Is this feasible?
Yes it is! OpenZFS on Linux compiled from sources for RISC-V, it will work with less than 250MB of RAM for a nearly fully filled 2TB zfs volume with 225.000 files!
Even stressing the system and run in parallel (via Wifi): a scp copy (with 650kB/s), a samba transfer (with 1.3MB/s), writing random data with dd on disk (with 2.8MB/s), finding files, running apt update, zfs auto snapshot and doing a zpool scrub, the board needs well below 450MB of RAM.
Linux and OpenZFS are an engineering marvel! And the OpenZFS community has ported it successfully to RISC-V hardware, considering in particular that there isn't a lot of hardware available yet. Well done Linux and OpenZFS community!
...and the recommendation of 1GB of RAM per TB of storage?
I think I showed that having 256MB per TB is feasible -and probably one can manage even more TB of storage with the same amount of memory- hence you don't need 1GB of RAM per TB, but you might want to have more for performance reasons.
[Update-2022-03-13] As I learned from Durval Menezes on the zfsonlinux forum, the: "1GB RAM per 1TB Disk" rule used to be the case until a few years ago (around ZFS 0.7.x-0.8.x IIRC), but then our cherished devs did a round of specific memory optimizations and since then it's no longer the case. [/Update]
Below I have some more details on how I have configured the system, including some tricks I had to apply to get ZFS running on limited memory without getting a kernel panic, the performances I measured and how I have build the ZFS kernel module and tools on the Sipeed Lichee RV RISC-V board.
To estimate the maximum read/write speeds (in MB/s) I used 1GB sequential reads/writes on the Sipeed Lichee RV carrier board with RISC-V D1 processor. 1GB was chosen to ensure that any possible caching will not have a big impact on the measurements (the board has only 512MB of RAM).
|256GB SSD via USB2|
|zfs native encryption||4.0||3.0||3.7||3.7|
|LUKS + zfs||8.0||5.7||7.6||7.6|
|2TB HDD via USB2|
|Internal SD card (MMC)|
It is impressive that zfs is more performant than ext4. However, the native encryption of ZFS lags much behind the combination LUKS+zfs. This is not specific to the RISC-V implementation, from my experience this is also the case on Intel architecture.
ZFS ARC size
The ZFS kernel modue by default allocates half of the system RAM for caching/buffers. This would amounts to 256MB for the Lichee RV board. One can query the min and max ZFS ARC sizes directly from the kernel module
or get a summary with the arc_summary tool
arc_summary -s arc
The sizes can be adapted, either by defining them in
/etc/modprobe.d/zfs.conf, or by updating them in the running system with
sudo echo size_in_bytes >> /sys/module/zfs/parameters/zfs_arc_max
It seems that the lowest value one can set is 64MB (67108864 bytes). Hence this is what I have used in the tests above.
Reducing the ZFS caches helps already a lot, but to ensure that the kernel memory will not get fragmented and as a consequence the system runs out of memory, one can use a feature that tells the kernel to drop the caches. A crontab did the job on the RISC-V board by having the following line in the root crontab (dropping every 10min the caches):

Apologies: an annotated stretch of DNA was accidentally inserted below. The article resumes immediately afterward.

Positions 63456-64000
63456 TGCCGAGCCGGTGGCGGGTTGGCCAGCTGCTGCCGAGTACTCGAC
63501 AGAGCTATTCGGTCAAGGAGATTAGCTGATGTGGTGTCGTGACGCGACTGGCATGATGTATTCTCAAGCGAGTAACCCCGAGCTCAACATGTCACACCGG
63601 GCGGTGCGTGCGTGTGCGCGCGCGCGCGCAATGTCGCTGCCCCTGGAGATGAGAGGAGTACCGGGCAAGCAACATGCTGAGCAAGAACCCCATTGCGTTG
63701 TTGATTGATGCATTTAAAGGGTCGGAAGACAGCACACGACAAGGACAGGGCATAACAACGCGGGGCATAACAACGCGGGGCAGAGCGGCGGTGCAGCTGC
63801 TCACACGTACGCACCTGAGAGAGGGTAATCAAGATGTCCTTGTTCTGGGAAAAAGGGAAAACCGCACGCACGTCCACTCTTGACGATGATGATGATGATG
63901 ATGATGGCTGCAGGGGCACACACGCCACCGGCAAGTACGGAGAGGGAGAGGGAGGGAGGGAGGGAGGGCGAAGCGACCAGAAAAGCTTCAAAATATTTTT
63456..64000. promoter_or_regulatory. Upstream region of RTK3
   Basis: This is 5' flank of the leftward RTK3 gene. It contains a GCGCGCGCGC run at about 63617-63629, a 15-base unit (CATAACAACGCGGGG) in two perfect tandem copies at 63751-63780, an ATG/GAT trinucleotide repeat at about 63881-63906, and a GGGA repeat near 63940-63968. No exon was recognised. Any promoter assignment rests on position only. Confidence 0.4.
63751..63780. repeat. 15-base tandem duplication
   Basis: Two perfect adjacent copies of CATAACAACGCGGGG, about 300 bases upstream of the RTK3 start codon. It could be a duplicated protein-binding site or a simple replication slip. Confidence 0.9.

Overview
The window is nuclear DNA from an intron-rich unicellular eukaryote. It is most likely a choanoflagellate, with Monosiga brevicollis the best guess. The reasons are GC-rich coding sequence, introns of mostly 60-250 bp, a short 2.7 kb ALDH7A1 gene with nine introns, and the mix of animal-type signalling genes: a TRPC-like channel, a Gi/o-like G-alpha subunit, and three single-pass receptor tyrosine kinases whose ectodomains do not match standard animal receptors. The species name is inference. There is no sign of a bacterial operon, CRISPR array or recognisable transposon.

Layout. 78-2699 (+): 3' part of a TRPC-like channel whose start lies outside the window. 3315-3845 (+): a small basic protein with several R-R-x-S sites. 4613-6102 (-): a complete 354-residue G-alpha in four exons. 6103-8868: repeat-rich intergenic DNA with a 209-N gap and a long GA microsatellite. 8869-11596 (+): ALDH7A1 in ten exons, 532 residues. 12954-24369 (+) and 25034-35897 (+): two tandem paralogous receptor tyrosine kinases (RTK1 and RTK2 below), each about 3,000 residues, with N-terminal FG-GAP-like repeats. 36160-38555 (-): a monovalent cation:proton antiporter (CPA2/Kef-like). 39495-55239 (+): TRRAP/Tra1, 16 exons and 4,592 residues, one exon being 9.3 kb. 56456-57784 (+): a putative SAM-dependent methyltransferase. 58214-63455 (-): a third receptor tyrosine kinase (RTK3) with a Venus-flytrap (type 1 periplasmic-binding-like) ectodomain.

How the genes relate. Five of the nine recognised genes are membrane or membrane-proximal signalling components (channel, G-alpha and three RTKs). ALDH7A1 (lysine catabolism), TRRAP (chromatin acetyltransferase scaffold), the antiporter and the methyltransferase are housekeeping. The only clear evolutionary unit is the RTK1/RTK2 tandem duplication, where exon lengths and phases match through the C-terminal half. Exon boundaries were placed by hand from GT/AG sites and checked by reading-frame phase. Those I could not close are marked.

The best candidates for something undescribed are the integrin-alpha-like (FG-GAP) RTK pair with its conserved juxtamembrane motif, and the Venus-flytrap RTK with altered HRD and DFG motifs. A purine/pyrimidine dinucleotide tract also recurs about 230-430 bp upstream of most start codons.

*/10 * * * * /usr/bin/sync; /usr/bin/echo 3 > /proc/sys/vm/drop_caches
This approach was needed to prevent kernel panics, before I discoved that one can reduce the ZFS caches. But honestly it doesn't hurt - except that one might get less performance. I didn't mind, since this whole process was more to experiment than really setting up a NAS based on RISC-V. Althought it is not impossible to use this board as a NAS, if you don't mind maybe a bit lower transfer speeds than you normally might expect (I get around 12MB/s via samba from an unencrypted ZFS volume).
How to build OpenZFS on RISC-V
As basis I have used the boot software and Debian root file system which I had documented in my other blog post.
On Debian unstable (at time of writing, March 2022: bookworm/sid), OpenZFS is not yet available as debian package (zfsutils-linux). Hence you have to compile and build OpenZFS yourself.
Unfortunately OpenZFS seems not to support (yet) cross-compiling for the RISC-V platform, hence you have to build the kernel on the RISC-V board. But since the ZFS kernel module has to be compiled with the same compiler as the kernel -and I used gcc 9 to cross-compile the kernel and gcc 11 is provided with Debian bookworm/sid- I had also to recompile the Linux kernel on this single core RISC-V processor. This took 4.5h, but ok, I really wanted to get ZFS running :-).
To build, you should follow the instructions given by OpenZFS which first tells you the packages that are needed
sudo apt install build-essential autoconf automake libtool gawk alien fakeroot dkms libblkid-dev uuid-dev libudev-dev libssl-dev zlib1g-dev libaio-dev libattr1-dev libelf-dev python3 python3-dev python3-setuptools python3-cffi libffi-dev python3-packaging git libcurl4-openssl-dev
then you clone the repository
git clone https://github.com/openzfs/zfs.git
git checkout master
make -s -j$(nproc)
Finall you can install the kernel module
sudo make install; sudo ldconfig; sudo depmod
To test the module, you can run
and if successful, you can add a new line in /etc/modules with "zfs". Done!
ZFS auto snapshot
Since the debian package zfs-auto-snapshot is not yet available on RISC-V, probably due to its dependency to zfsutils-linux, I downloaded it from zfsonlinux/zfs-auto-snapshot and followed the instruction in the README:
tar -xzf 1.2.4.tar.gz
This will create backups every 15min (4x), hourly (24x), daily (31x), weekly(8x) and monthly (12x).